viadirect addition of the graphite to the oil. The EG was added to a mixture of water and oil. It was then dried on an 80 μm sieve in order to remove the non-aborted oil and moisture. The oil adsorption was calculated using the following equation:
m0and mare the weight of EG before and after the adsorption, respectively.
Fig. 1 presents a SEM image of the EG. As seen from this image, there were numerous carbon layers with large interlayer distances, which were formed as a result of the heat treatment of the GICs at a sufficiently high temperature. Furthermore, the EG had a loose and porous vermicular structure. The structure of the EG appeared to have parallel boards and it exhibited many pores with different sizes [10,11].
Fig. 2 presents the expanded volume of the EG as a function of the reaction time. The expanded volume of the EG increased significantly with an increasing reaction time up to 10 h. When the reaction time was increased, the graphite layers opened gradually due to the oxidizing agent, and the molecules of the inserting reagent entered the graphite layers, which resulted in the formation of a large amount of GICs. Thus, the expansion volume of the EG increased rapidly .
Fig. 3 presents the expanded volume of the EG as a function of the heat treatment temperature. When the heat treatment temperature increased, the expanded volume increased gradually with the maximum expanded volume being achieved at 900℃ and the expanded volume decreasing over 900℃. This can be attributed to the expanded GIC needing energy; however, some carbon began to combust over 900℃ .
Fig. 4 shows the oil adsorption capacity of natural graphite and EG for n-dodecane. The oil adsorption tests indicated that the n-dodecane was absorbed rapidly by the EG. The oil adsorption capacity of EG (45 g of n-dodecane per 1 g of EG) was significantly higher than that of natural graphite. These results can be attributed to the EG having surface characteristics that consist of micropores and macropores, which induce the capillary phenomenon between the particles and pores on the surface of the EG and result in an increasing oil adsorption capacity [13,14].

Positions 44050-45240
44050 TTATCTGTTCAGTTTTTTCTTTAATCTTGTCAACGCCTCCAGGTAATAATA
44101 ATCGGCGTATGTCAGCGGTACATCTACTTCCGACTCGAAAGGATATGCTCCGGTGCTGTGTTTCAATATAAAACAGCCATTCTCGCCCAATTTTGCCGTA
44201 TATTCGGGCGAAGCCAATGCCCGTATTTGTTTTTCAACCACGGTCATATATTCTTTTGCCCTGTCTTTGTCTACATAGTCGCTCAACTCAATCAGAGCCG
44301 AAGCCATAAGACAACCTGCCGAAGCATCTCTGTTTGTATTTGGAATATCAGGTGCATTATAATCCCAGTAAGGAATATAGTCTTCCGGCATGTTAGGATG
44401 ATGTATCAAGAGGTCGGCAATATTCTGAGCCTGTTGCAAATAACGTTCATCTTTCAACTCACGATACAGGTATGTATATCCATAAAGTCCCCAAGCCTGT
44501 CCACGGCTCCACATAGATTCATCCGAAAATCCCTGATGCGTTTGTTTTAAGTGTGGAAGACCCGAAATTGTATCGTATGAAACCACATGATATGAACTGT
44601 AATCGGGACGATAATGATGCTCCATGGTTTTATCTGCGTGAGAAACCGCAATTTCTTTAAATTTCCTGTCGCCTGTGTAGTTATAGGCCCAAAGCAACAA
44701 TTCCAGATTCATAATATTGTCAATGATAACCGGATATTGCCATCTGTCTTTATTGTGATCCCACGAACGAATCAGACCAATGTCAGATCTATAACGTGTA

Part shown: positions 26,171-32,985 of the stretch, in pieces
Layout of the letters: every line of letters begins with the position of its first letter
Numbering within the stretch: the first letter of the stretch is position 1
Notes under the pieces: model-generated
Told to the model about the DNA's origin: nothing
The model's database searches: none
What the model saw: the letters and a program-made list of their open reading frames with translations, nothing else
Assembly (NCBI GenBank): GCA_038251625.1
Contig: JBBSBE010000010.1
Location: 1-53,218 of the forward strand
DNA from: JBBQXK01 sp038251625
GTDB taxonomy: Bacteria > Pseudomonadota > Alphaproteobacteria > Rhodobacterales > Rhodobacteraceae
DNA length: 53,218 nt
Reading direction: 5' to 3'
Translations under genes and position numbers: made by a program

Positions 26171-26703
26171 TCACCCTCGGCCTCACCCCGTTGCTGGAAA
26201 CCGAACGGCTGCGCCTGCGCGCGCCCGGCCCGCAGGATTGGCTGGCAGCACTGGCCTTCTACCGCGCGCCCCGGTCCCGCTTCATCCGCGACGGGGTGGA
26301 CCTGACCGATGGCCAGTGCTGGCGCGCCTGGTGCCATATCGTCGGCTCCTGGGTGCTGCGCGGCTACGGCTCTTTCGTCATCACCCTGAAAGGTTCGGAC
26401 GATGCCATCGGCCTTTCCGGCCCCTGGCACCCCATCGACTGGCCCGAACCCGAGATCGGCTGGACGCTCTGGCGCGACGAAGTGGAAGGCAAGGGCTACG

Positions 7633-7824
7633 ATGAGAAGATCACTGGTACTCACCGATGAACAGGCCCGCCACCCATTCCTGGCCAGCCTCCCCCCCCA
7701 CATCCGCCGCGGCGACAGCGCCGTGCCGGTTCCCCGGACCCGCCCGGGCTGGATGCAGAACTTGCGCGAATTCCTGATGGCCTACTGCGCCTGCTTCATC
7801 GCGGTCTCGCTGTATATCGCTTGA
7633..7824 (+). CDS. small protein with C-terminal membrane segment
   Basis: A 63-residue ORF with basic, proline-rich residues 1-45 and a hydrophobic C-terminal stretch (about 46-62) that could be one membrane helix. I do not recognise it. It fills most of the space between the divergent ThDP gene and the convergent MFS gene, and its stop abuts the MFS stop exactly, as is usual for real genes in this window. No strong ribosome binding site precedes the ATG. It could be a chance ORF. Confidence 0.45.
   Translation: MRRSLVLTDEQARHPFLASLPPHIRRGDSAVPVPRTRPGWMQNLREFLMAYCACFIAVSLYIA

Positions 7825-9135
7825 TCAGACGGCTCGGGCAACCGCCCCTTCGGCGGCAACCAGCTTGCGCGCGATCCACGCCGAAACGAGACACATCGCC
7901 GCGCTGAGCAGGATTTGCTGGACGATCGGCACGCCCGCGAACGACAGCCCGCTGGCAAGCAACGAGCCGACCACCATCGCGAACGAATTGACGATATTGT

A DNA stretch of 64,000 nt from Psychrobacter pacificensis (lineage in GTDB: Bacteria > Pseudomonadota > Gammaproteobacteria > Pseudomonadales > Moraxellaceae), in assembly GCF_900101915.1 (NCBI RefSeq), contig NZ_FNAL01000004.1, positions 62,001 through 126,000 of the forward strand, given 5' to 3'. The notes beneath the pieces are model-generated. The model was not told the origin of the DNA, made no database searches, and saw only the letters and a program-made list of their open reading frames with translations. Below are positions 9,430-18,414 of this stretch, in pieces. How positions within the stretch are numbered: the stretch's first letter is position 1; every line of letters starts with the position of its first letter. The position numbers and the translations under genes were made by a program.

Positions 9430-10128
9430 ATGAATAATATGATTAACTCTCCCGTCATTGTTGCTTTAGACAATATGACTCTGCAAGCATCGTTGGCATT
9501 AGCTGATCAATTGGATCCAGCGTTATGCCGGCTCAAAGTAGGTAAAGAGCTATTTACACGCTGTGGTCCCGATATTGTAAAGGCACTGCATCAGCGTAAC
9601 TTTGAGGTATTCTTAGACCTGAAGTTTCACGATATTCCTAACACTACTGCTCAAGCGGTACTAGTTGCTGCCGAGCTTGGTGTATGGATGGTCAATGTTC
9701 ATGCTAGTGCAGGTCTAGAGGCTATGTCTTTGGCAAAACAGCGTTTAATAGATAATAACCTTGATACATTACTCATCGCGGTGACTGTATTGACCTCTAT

In this work, EG was prepared using a drying process for potential application as an oil-adsorbent. The morphology,
expansion volume, and oil adsorption capacity of EG were investigated. As expected, the expanded volume of the EG increased with an increasing heat treatment temperature up to 900℃. The oil adsorption capacity of EG was 45 g of n-dodecane per 1 g of EG. The data reported in this study suggests that EG has excellent properties and is a promising candidate for oiladsorbent applications.
[Fig. 1.] Expanded graphite morphology.
[Fig. 2.] Expanded volume of the expanded graphite as a function of the reaction time.
[Fig. 3.] Expanded volume of the expanded graphite as a function of the heat treatment temperature.
[Fig. 4.] Oil adsorption capacities of natural graphite and expanded graphite for n-dodecane.